Published on: May 26, 2016
To answer this question, you have to look at how the Social Security Administration defines a disabling condition and how your state’s disability determination services work.
How the SSA Defines Disabilities
The Social Security Administration defines a disability in accordance with the law which states that a disability is:
“The inability to engage in any substantial gainful activity (SGA) by reason of any medically determinable physical or mental impairment(s) which can be expected to result in death or which has lasted or can be expected to last for a continuous period of not less than 12 months.”
State Disability Determination Services
Determination services are conducted through state agencies of the SSA and are primarily responsible for determining whether you qualify for disability benefits or not.
The representatives of these state agencies collect the necessary medical evidence to your claim and provide the initial determination as to whether you fit the law’s definition of being blind.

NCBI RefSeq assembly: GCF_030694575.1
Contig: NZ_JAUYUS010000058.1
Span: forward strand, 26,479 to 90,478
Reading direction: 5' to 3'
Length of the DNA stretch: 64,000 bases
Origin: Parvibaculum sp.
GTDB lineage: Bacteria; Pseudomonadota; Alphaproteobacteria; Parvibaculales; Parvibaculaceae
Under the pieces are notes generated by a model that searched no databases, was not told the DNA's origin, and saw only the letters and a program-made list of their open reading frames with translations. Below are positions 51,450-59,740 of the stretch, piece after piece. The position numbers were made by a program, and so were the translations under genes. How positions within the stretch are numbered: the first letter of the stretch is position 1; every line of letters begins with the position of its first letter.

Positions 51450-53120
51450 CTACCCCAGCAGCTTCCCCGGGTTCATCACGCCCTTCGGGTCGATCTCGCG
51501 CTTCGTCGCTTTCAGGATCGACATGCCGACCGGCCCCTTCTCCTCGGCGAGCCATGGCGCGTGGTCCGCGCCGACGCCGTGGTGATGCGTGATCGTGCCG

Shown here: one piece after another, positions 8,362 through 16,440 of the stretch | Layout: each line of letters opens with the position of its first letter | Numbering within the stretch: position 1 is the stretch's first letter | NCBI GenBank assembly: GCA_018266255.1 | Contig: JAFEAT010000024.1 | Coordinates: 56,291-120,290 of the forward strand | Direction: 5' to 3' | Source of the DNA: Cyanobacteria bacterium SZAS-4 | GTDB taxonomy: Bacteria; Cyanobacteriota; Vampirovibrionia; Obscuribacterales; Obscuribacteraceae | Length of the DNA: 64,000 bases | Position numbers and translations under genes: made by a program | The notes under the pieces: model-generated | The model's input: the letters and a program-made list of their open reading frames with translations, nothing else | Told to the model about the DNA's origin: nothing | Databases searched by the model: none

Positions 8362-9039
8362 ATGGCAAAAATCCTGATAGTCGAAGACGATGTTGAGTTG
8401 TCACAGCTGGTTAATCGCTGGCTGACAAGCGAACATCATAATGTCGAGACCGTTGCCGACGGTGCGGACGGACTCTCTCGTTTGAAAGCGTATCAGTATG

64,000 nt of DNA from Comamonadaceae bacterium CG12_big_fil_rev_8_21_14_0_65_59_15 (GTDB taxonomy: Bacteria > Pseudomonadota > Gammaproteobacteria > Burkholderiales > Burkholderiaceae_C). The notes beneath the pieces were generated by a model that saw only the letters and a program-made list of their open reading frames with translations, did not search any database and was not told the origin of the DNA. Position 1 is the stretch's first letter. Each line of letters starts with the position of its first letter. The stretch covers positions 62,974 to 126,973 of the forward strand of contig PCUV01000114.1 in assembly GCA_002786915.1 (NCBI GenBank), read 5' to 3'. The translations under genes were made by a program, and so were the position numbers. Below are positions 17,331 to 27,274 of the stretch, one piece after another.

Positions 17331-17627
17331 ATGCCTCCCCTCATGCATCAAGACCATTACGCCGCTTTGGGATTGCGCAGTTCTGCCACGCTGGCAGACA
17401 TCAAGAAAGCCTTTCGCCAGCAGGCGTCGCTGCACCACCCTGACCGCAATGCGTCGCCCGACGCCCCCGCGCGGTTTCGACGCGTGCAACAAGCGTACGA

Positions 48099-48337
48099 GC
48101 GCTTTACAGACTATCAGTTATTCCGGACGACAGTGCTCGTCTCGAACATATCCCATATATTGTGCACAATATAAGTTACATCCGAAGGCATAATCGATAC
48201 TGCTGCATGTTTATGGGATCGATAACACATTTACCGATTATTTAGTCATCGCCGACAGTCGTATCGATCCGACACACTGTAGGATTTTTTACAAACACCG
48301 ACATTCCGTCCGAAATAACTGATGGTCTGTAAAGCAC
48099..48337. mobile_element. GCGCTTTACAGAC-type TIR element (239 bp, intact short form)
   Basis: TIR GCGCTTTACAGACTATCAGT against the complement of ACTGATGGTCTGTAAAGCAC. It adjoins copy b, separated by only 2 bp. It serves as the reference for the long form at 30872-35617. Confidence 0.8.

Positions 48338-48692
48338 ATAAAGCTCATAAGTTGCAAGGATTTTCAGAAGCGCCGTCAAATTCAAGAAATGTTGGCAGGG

If your condition prevents you from being able to work, then you are likely to be eligible for disability benefits.
However, if you suffer from blindness, the SSA has special provisions to receiving disability benefits, including:
- Your vision can not be corrected to better than 20/200 in your better eye
- Your visual field is 20 degrees less in your better eye
- Your blindness alone or in conjunction with other disabling conditions inhibits you from working
- Your blindness prevents you from working enough to make sufficient income to cover your basic living expenses; therefore, you may receive partial disability benefits from the SSA.
- Eligible to receive notices from the Social Security Administration in 10 various ways depending on what you are most comfortable with.
When to Expect Social Security Disability Benefits
You should know that you would begin receiving disability benefit cash payments for up to 6 months while the SSA is making a formal disability determination on your claim.
These payments are only provided if the SSA presumptively finds you to be blind and paid to you in order to meet your basic living expenses while making a final disability determination.